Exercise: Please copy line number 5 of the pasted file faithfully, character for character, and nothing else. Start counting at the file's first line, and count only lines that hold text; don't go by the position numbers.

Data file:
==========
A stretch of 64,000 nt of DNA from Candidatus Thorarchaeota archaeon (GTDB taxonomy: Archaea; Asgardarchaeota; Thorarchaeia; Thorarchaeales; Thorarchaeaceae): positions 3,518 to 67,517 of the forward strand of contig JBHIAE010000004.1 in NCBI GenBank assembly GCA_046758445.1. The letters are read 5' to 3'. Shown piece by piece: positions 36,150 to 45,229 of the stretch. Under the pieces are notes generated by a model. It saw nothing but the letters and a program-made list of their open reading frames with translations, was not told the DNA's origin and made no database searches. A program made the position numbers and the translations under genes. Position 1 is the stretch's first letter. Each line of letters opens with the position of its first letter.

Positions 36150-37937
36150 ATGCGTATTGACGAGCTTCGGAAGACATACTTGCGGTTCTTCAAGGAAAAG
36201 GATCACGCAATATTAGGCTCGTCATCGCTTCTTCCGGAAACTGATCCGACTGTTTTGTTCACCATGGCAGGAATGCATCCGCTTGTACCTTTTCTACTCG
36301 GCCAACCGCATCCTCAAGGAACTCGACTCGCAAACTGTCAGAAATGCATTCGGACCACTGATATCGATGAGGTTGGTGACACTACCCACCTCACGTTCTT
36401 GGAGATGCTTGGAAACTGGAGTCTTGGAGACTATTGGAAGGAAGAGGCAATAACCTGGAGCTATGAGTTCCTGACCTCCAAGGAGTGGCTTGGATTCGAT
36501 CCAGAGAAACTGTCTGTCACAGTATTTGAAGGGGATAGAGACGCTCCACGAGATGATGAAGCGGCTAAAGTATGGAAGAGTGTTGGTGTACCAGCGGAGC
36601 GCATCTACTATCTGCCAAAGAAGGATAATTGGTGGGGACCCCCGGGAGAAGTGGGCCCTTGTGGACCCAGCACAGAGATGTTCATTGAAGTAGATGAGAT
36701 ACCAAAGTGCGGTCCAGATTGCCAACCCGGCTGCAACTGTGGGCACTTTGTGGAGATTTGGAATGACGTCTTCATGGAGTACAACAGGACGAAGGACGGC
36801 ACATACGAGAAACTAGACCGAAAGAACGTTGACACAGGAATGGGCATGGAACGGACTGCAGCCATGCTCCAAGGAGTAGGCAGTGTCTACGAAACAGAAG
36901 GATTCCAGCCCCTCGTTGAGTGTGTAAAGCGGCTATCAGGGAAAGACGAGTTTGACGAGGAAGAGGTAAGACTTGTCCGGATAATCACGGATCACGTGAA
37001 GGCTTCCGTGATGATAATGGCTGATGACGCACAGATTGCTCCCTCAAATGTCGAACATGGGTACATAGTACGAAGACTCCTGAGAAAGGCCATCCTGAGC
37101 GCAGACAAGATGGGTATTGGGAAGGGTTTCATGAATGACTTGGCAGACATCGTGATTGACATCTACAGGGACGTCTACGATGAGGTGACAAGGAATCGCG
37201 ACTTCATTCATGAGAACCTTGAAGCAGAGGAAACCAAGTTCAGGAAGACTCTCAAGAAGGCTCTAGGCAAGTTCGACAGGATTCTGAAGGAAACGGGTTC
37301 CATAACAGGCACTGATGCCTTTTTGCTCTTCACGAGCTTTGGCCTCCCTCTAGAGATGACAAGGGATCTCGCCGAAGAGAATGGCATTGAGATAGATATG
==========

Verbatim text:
36301 GCCAACCGCATCCTCAAGGAACTCGACTCGCAAACTGTCAGAAATGCATTCGGACCACTGATATCGATGAGGTTGGTGACACTACCCACCTCACGTTCTT